[-empyre-] humor, play, and collaborating via technological networks

Renate Ferro rtf9 at cornell.edu
Fri May 17 12:47:30 EST 2013

Hi Paul, Cecelia, Erin, and to all of our -empyre subscribers,
I have been traveling this past week and am just getting caught up on
your posts.  Thanks to Ana for nurturing the list this week.

Paul your posts made me think about your collaborative PED piece

In your summation of your experiences with collaboration I am struck
by the fact that at the heart of many collaborative successes is
playfulness and humor.  I thought about the PED piece because though
there was certainly activist intent humor, playfulness, irony seemed
to seep throughout the entire project.  I guess I am picking on PED
because it is one of my favorites but I'm wondering if you could take
a few minutes and talk more about the playful gestures that resonate
in your activist projects?

I am really interested n the gestures of play and fun even in the
midst of pretty serious subject matter.
I am asking Paul this but hope all of you will chime in. At Cornell
about five years ago I founded a lab called "The Tinker Factory."
Riffing off the word tinker to experiment, mess around, with things
that sometimes you have no preplanned path of action for, tinkering
with materials or technology or the stuff of creative production.  And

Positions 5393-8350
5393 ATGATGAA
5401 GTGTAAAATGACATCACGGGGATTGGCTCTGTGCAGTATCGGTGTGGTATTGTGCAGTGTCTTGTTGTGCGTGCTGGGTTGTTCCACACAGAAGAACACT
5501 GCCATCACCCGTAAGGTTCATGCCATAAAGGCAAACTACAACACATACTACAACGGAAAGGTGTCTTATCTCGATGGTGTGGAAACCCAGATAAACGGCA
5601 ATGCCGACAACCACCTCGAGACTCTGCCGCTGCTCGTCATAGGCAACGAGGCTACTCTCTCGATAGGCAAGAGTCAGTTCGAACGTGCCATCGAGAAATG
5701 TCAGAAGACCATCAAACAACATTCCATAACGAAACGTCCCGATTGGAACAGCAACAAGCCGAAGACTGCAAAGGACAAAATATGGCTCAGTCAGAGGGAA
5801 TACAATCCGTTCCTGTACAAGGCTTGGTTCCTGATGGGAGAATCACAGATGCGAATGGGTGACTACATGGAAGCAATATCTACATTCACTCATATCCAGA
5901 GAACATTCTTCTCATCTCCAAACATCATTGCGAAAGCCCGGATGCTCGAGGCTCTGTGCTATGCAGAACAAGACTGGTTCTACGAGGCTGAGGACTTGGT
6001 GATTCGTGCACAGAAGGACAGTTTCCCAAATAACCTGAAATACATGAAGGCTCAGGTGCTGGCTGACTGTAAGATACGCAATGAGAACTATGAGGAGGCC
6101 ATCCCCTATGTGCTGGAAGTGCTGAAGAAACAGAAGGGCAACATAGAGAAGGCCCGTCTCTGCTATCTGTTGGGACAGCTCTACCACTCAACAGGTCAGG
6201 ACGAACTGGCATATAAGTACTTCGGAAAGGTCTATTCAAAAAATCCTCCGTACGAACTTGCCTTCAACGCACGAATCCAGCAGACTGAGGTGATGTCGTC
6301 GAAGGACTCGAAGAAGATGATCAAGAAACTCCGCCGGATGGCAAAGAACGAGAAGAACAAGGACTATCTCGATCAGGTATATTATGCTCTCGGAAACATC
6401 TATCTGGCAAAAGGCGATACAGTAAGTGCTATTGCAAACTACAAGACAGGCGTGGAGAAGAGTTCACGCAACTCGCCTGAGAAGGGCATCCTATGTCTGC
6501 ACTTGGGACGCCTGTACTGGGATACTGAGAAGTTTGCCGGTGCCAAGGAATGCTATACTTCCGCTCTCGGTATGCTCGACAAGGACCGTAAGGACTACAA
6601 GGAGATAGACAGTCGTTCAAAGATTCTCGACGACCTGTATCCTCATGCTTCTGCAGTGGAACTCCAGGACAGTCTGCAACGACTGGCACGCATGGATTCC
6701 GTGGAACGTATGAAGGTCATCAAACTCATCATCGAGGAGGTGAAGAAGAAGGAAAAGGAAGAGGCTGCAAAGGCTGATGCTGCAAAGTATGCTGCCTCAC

the word Factory, I borrowed inspiration from Andy Warhol's
performance, collaborative playground in New York City in the early
1960's.  It was a space that nurtured creative practice and
experimentation as well as conceptual ideas.

The Tinker Factory for my students and me has been a space where we
can bring in guests and share work, ideas in both a collaborative
workshop production space and a creative mentoring space.  We have
brought Kevin Hamilton, Maurice Benayoun, Andrew Galloway, and Mari
Velonaki among others. These guests not only provided an opportunity
to share their expertise but also gave us license to think about
broader issues involving critical digital technology in a relaxed
atmosphere.  In the middle of Upstate NY we are centrally isolated and
sometimes it is difficult to network.  The Tinker Factory brings
together faculty, students, and sometimes even community members who
come together even if it is for a brief period of time.  What have
resulted are connections among artist's, engineers, and others that
ordinarily would never have an occasion to happen.

So to all of you what do you think about location?  Just a few weeks
ago I heard Ricardo Dominguez talk about his early collaborations with
his Tallahassee buddies.  They lived and worked together in the same
geographic location.  Is it possible or how is it possible to network
using social media, or email, or Skype to enable collaborative
practice and thinking.  Anyone out there have some good examples of
this that has worked successfully?

Happy Friday to all of you and for others Happy End of the Semester!

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